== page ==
In an e-mail newsletter, U.S. Rep. Michael McCaul, R-Austin, celebrated the defeat of an annual spending bill that Senate Republicans refused to support.
"Senate Majority Leader Harry Reid tried to pass a proposed omnibus budget bill with 6,714 earmarks worth $8.3 billion, but pulled it after Americans became outraged that Washington is not listening to their cries to stop pork barrel spending," McCaul said in the Dec. 20 e-mail. "I am proud that I stopped requesting earmarks in 2008 until the system becomes 100 percent transparent."
Republican lawmakers have lately been swearing off earmarks — funding for local projects that lawmakers slip into spending bills — so we wondered if McCaul's own hands have been pork-free since 2008.
First, we turned to databases of earmarks from fiscal 2008 to 2011 created by the nonpartisan Taxpayers for Common Sense, a group that is critical of earmarks. Prior to 2007, when the House tightened disclosure rules, lawmakers weren't required to attach their names to earmark requests.
According to the 2008 database, McCaul joined other lawmakers in securing 19 earmarks worth $19.96 million in 2007. Alone, McCaul sponsored five earmarks totaling $1.72 million. He requested $200,000 for the City of Austin and $900,000 for an Imaging Research Center in Austin, among others. But according to the databases and Taxpayers for Common Sense spokesman Steve Ellis, McCaul hasn't requested any earmarks since.
Mike Rosen, a spokesman for McCaul, passed along an April 2008 op-ed column by the congressman in which he said he was joining 35 colleagues in not "requesting earmarks until meaningful, common sense reforms are made."
The op-ed, published in the Houston Chronicle, suggests that each earmark be brought to the floor and voted on; currently, they're added to legislation and usually passed without debate.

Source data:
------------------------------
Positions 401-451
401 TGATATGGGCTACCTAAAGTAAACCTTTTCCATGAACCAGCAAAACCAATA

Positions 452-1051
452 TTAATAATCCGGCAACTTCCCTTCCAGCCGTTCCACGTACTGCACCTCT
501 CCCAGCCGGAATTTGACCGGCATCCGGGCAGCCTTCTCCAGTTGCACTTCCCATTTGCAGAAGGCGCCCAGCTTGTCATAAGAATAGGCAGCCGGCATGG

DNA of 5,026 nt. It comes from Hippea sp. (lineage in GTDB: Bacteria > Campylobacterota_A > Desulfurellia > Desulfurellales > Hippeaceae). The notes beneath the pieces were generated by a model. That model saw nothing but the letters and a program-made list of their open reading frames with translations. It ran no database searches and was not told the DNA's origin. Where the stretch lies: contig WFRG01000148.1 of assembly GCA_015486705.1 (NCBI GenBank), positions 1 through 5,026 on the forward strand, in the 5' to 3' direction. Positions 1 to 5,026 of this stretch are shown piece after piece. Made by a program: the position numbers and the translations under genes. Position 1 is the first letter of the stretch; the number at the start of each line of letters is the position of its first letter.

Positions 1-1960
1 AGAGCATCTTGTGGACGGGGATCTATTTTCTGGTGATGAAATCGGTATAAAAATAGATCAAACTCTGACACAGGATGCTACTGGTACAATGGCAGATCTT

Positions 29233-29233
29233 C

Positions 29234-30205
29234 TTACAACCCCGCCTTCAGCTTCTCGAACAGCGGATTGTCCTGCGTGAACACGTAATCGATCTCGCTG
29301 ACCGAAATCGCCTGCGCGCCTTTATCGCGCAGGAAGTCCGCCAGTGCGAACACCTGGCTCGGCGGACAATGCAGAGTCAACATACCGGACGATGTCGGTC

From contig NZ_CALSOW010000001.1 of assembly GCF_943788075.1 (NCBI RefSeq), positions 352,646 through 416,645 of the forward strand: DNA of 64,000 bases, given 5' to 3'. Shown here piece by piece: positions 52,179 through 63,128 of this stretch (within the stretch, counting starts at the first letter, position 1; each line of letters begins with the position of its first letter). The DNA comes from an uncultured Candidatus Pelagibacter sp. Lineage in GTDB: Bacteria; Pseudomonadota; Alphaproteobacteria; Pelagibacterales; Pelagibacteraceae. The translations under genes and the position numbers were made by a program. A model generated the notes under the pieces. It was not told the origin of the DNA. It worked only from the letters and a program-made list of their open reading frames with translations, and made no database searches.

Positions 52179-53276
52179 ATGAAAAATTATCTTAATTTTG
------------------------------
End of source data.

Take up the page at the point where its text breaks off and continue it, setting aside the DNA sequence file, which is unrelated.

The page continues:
In his 2008 op-ed, McCaul noted that while most earmarks "are legitimate, and submitted by politicians who earnestly want to help the largest number of people by finding meaningful and worthwhile requests ... the lack of transparency and accountability in the process have bloated already unprecedented government spending and led to well publicized abuses like the infamous Alaskan 'bridge to nowhere.' In 2005, Alaska's Congressional delegation secured about $230 million to build a bridge to an island of 50 people.
In a March press release responding to the Senate's defeat of a proposed earmark moratorium, McCaul reiterated his position, saying he wouldn't request earmarks until it's "100 percent transparent as to the sponsor and recipient and until each earmark is subject to an up and down vote on the House floor."
The New York Times reported in December that while some lawmakers have denounced earmarks, they haven't necessarily stopped seeking money for special projects. The Washington-based Citizens Against Government Waste obtained a letter to the Department of Education from Rep. Mark Kirk, R-Ill., asking the agency to release money "needed to support students and educational programs" in a local school district that later said it received about $1 million in stimulus aid, according to the Times.
Rosen told us that McCaul "routinely writes letters of support for entities" in his district that are "applying for federal competitive grants." Such agencies include the Department of Justice, Health and Human Services and the Department of Energy, Rosen said in an e-mail, "for projects that range in scope from alternative energy to law enforcement to health and domestic violence programs."
"The funding sought is already budgeted by each agency for eligible projects and the grants are awarded based on set criteria established by law," Rosen said.
Ellis told us that he wouldn't call that earmarking, because "the agency is still making the decision. When you have an earmark in a piece of legislation, it subverts the agency decision-making process."
Upshot: McCaul stopped requesting earmarks in spending bills as of 2008. That's True.